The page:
Duhaime's Law Dictionary


Examination for Discovery Definition:

A recorded oral examination of the other side to litigation before trial and under oath, but not before a judge, with a view to obtaining admissions or discovering facts.

Related Terms: Examination on Affidavit, Disclosure

A method of taking evidence from the other side to litigation, before trial. Other methods include interrogatories and a demand for delivery of relevant documents.

In an examination for discovery, the other litigant or, in the case of a corporation, an officer of the corporation, is summoned to appear before a Court reporter where he or she is put under oath and under cross-examination, required to answer questions put to it which are relevant to the action. The transcript of an examination for discovery can be used against the deponent if she or he later contradicts portions of the transcript at trial. No judge is present at an examination for discovery but the examination can be adjourned and any dispute in regards to the examination taken to the Court for resolution. The examination is presided over by the lawyer or the side that convened it.

In Carney, Justice Lamont wrote:

"... an examination for discovery is both in substance and in form in the nature of a cross-examination, but limited to the issues raised in the pleadings, and that the object is to enable the litigant parties to ascertain if the plaintiff has a good cause of action or the defendant such a defence as would render further litigation useless; that to effect this purpose the examination may so far as the issues raised in the pleadings are concerned be as searching and thorough as the parties' cross-examination of a witness at the trial could be."

In Minute Muffler, Justice Stenson of the Alberta Court of Appeal, as he then was, wrote:

"The examination for discovery as employed in the courts embraces two main elements: discovery of facts in the hands of an adversary and the obtaining of admissions for use in evidence."

In Forliti, Justice Garson attempted a codification of the general rules pertaining to an examination for discovery, adopting these words:

  • "The scope of an examination for discovery extends to any matter relating to a matter in question in the action and is in the nature of a cross-examination. The question need not be focused directly on a matter in question in the action but need only relate to such a matter. Rigid limitations rigidly applied can destroy the right to a proper examination for discovery.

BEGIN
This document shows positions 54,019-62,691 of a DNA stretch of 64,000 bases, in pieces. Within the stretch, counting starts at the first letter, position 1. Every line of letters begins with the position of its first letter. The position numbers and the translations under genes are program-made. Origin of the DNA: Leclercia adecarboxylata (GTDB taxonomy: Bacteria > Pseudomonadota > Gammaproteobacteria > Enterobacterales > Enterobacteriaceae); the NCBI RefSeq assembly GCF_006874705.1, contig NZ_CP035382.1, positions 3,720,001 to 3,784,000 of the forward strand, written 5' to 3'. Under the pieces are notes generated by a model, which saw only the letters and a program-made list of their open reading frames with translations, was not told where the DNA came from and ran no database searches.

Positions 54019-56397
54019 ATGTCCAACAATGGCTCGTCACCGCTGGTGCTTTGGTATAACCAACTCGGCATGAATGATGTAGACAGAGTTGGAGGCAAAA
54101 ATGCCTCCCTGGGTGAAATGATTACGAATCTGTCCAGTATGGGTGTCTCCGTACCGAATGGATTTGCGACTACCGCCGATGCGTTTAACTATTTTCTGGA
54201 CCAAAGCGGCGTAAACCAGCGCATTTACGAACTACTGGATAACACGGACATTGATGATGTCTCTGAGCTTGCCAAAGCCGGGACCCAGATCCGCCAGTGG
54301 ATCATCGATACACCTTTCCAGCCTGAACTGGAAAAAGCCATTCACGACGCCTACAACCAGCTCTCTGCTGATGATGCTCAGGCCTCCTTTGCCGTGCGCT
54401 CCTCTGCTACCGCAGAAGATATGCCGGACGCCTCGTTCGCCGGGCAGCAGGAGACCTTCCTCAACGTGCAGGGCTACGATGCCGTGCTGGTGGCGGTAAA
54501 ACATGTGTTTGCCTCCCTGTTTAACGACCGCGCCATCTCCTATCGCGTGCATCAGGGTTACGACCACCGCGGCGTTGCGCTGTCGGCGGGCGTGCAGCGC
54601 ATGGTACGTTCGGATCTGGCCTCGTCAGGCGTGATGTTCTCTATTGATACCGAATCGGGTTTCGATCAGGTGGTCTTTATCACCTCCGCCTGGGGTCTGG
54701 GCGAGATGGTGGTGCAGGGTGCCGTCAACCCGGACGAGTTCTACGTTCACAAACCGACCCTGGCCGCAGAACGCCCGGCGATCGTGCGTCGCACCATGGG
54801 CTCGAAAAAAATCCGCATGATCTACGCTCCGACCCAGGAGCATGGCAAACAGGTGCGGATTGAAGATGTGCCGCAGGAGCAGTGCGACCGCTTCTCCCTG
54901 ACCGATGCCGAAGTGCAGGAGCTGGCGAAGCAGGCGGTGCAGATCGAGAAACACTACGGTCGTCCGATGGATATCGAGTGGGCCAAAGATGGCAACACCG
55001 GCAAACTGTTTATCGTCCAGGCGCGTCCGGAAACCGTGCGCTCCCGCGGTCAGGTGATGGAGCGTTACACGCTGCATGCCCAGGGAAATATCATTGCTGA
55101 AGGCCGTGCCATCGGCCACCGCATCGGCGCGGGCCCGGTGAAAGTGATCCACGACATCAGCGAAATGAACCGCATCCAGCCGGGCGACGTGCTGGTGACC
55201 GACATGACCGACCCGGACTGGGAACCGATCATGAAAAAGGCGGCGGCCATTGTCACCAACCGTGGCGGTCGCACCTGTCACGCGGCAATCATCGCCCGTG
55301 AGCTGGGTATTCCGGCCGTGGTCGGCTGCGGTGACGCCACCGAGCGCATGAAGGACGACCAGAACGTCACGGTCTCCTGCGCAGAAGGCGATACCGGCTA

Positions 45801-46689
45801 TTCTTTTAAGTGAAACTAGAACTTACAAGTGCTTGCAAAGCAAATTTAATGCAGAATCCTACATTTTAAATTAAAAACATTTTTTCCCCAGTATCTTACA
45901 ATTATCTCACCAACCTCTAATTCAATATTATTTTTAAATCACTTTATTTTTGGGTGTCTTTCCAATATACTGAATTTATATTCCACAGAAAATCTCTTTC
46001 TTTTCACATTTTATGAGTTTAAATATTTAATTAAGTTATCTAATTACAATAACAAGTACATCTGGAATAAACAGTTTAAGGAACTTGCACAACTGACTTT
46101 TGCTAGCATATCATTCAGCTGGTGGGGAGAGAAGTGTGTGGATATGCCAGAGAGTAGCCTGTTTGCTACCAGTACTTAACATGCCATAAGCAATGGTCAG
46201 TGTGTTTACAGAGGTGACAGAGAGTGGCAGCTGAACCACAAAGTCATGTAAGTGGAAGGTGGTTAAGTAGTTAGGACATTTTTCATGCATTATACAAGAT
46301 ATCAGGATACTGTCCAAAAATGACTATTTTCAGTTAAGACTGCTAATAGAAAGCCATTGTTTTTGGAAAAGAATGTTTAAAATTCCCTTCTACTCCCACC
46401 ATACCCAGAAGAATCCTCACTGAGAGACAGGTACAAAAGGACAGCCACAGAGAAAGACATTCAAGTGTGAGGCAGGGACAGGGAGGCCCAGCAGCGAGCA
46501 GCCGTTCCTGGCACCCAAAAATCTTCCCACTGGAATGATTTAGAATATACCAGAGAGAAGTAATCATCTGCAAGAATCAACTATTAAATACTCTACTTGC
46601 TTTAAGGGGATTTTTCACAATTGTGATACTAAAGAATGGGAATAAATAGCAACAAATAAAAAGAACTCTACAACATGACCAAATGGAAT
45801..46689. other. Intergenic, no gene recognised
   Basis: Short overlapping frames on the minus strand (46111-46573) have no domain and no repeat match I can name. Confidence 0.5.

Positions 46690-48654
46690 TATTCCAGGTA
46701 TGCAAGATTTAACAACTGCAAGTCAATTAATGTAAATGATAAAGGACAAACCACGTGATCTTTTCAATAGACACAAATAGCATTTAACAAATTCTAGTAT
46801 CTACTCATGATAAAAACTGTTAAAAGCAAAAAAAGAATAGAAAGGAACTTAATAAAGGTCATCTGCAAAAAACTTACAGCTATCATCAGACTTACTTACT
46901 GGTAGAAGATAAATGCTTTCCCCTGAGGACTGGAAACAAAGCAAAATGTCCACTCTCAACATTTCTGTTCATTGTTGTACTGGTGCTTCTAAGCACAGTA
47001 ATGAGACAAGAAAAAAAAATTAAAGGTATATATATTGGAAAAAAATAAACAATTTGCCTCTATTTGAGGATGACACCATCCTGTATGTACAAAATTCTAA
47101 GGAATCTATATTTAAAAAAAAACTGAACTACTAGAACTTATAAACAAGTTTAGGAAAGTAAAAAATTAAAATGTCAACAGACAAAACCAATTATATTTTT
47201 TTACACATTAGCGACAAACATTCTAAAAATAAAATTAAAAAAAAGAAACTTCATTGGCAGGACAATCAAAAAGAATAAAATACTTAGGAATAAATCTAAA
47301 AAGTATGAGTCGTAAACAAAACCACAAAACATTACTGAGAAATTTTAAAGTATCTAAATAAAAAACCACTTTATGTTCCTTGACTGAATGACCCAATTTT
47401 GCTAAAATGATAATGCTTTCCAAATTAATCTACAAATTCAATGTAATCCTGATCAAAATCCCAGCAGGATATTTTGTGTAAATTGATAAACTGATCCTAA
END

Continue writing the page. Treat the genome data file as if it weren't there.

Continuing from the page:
• "On an examination for discovery, questions are limited to relevant issues ... between the party conducting the discovery and the party being examined. In other words, questions may not be put which are relevant only to issues between the party conducting the discovery and another party (not being examined).
  • "A witness need not answer questions soliciting an opinion on an examination for discovery. There is an exception to this rule where the party examined is asked questions regarding his or her professional conduct or competence where that conduct and/or competence is in issue in the action. Questions soliciting an opinion must pertain to the area of expertise of the individual being examined. The party being examined need not answer questions pertaining to the conduct of another defendant.
  • "Hypothetical questions may properly be put to a witness where the witness has expertise and when the hypothetical question is relevant to some issue in the case, provided the question is not overly broad or vague.
  • "Counsel for the party being examined may object to the form of a question on the grounds that it is vague, confusing, unclear, overly broad or misleading. An example of a misleading question is the misstatement of earlier testimony. The proper conduct of counsel in this instance is to state the objection to the form of the question and the reasons for objection. It is not appropriate for counsel to make comments, suggestions, or criticisms. The court will not order a question to be answered if the meaning of the question to be answered is not clear, or if it appears to involve questions of law.... The questions should be set out in concrete form and should not depend for their meaning on previous questions or answers...."

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